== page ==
Resort tax rate remains stable

Resort tax rate remains stable

(May 8, 2015) Barring some sort of major upset, Ocean City’s 2016 fiscal year budget will pass its final reading in two weeks without any major changes from what was introduced.

The council voted six-to-one this week to approve the budget on first reading. The move was considerably different from the past several years, when at least a few budget issues have been hotly contested.

Even the single nay-voter, Councilman Matt James, said he “thought that David [City Manager David Recor] and the rest of the staff did a great job of keeping the budget status-quo.”

However, James said after the meeting, he is still hesitant to go forward with a budget that puts off, but does not address, some pervasive issues with the city’s spending.

“Every voter I’ve spoken with has made a point to ask why taxes would need to be increased,” James said. “There are a lot of people who look at the budget and find there are places where we can cut.”

City taxes will not be going up by a great margin – only about three-quarters of a cent, from 47.04 cents per $100 of property value currently, to 47.8 in the coming budget year.

This rate maintains a constant yield, meaning the city will pull in the same amount of money in property taxes from year to year. The slight rate hike next year will compensate for a drop in the overall assessed value of city real estate, with the total value of the entire town standing around $8.39 billion.

However, each year, the city seems to have less and less available of what could be called discretionary spending. During this year’s budget sessions, the council had around $1.5 million in surplus revenues to allocate to ongoing capital projects and improvements.

But this is a relatively slim margin compared to the overall $78.3 million that makes up the city’s general fund budget. These monies, moreover, go

toward covering ongoing operating costs, and don’t cut into the $31 million list of non-status quo items that Recor has identified as being needed over the next three years.

The idea that taxes would need to be raised, even if only by a bit, in order to tread water does not sit well with some, including James.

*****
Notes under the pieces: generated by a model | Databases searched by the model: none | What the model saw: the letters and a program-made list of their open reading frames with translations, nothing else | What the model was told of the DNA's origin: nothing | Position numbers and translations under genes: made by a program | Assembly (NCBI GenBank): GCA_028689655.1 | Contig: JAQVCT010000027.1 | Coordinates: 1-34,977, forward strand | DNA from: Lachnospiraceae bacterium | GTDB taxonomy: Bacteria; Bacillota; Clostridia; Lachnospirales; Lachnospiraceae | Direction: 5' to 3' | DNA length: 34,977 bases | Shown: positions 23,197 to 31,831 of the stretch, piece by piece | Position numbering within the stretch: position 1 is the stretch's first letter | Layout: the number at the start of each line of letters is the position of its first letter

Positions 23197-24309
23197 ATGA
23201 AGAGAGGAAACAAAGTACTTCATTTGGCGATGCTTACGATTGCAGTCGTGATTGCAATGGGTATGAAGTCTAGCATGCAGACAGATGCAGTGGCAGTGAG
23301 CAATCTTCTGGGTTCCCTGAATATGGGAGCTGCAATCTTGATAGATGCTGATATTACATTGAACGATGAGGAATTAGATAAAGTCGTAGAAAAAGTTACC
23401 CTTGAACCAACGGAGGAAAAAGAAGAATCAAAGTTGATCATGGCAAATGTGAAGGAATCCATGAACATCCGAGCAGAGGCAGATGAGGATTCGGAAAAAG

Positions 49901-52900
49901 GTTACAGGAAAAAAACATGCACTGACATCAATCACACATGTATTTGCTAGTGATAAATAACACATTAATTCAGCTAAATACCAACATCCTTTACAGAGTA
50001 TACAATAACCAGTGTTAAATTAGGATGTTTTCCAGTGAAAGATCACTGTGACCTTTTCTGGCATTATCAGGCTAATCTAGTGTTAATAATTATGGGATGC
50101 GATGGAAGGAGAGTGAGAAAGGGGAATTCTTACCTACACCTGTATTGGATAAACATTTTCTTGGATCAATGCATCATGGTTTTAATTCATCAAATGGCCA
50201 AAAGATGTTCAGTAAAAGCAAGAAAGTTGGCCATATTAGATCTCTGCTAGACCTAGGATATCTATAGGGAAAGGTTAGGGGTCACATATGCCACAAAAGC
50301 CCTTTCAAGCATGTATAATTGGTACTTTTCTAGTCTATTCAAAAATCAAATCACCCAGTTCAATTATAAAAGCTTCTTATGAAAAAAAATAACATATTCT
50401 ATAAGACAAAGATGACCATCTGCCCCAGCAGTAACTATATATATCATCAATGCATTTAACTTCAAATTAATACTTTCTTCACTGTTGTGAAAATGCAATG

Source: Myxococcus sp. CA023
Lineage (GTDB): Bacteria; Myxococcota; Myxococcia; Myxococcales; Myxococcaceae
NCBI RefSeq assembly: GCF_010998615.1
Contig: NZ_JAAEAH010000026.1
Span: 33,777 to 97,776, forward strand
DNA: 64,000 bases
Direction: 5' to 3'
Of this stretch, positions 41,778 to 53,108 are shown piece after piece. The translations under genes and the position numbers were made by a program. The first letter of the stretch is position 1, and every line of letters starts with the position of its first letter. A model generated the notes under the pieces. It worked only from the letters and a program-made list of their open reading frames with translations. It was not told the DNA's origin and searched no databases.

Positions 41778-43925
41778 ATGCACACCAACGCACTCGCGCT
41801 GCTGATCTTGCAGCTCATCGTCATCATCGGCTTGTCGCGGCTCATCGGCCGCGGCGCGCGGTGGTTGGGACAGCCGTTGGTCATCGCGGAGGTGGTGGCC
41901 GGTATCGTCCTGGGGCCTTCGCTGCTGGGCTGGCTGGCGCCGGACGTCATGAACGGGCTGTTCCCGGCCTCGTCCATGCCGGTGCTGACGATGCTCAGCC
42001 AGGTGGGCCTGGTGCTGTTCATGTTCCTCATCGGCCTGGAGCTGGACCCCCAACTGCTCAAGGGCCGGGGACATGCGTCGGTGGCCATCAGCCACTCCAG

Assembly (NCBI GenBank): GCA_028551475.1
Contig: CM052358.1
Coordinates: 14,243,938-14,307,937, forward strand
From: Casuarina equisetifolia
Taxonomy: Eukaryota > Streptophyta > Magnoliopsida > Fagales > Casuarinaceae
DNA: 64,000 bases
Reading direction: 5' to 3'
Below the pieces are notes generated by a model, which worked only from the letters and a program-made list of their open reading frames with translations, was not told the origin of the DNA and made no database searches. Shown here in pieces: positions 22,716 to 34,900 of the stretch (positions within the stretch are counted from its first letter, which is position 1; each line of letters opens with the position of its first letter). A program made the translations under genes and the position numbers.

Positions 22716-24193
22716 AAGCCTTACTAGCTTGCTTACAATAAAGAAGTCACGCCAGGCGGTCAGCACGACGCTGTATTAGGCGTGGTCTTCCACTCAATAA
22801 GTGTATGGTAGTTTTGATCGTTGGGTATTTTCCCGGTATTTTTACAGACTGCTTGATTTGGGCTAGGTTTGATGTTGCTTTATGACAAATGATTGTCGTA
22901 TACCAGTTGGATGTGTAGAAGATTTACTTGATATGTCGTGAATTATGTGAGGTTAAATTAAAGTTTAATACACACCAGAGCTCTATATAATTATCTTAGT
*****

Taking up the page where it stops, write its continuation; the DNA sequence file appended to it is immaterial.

“There’s a tendency among some of the people [on the council] to say ‘we have to keep taxes at this amount or we’re going to cut services,’” James said. “We’re going to have to start charging for trash pickup – that’s the first thing they think of. But that’s kind of a misdirection, because, of course, everyone wants their trash picked up.”

Rather, James said, moving forward will require work on the city’s payroll. Most of the city’s financial gains for the 2016 budget have gone toward increased personnel expenses, because of the two percent cost-of-living adjustment (COLA) slated to be granted to employees in the coming fiscal year.

“I’m not against raises, but we definitely have a great expense in payroll and benefits,” James said. “It’s hard to put abstractly … but I would rather see fewer, more qualified people. If you have someone who’s able to do more, they should earn more.”

Like many government entities, the Town of Ocean City has historically given out raises as either across-the-board COLAs, or as step-scale increases granted based on tenure. Unless a job is re-classified to a higher pay grade, merit raises are uncommon.

“Say I’m hiring two houseman positions,” said James, whose family runs the Carousel Hotel Group. “If one employee cleans more rooms than the other, I’m going to give the more effective person a raise and cut back the hours of the less effective person. If you have someone who’s more productive, it’s worth paying them more.”

“The reason for using COLAs, typically, is to retain employees who might go elsewhere,” James said. “But I don’t think Ocean City has a retention problem with its employees.”

Notably, the city’s comprehensive salary and benefits study, commissioned last year from Management Advisory Group International

Inc., has not yet been made public despite the impending salary scale adjustment.

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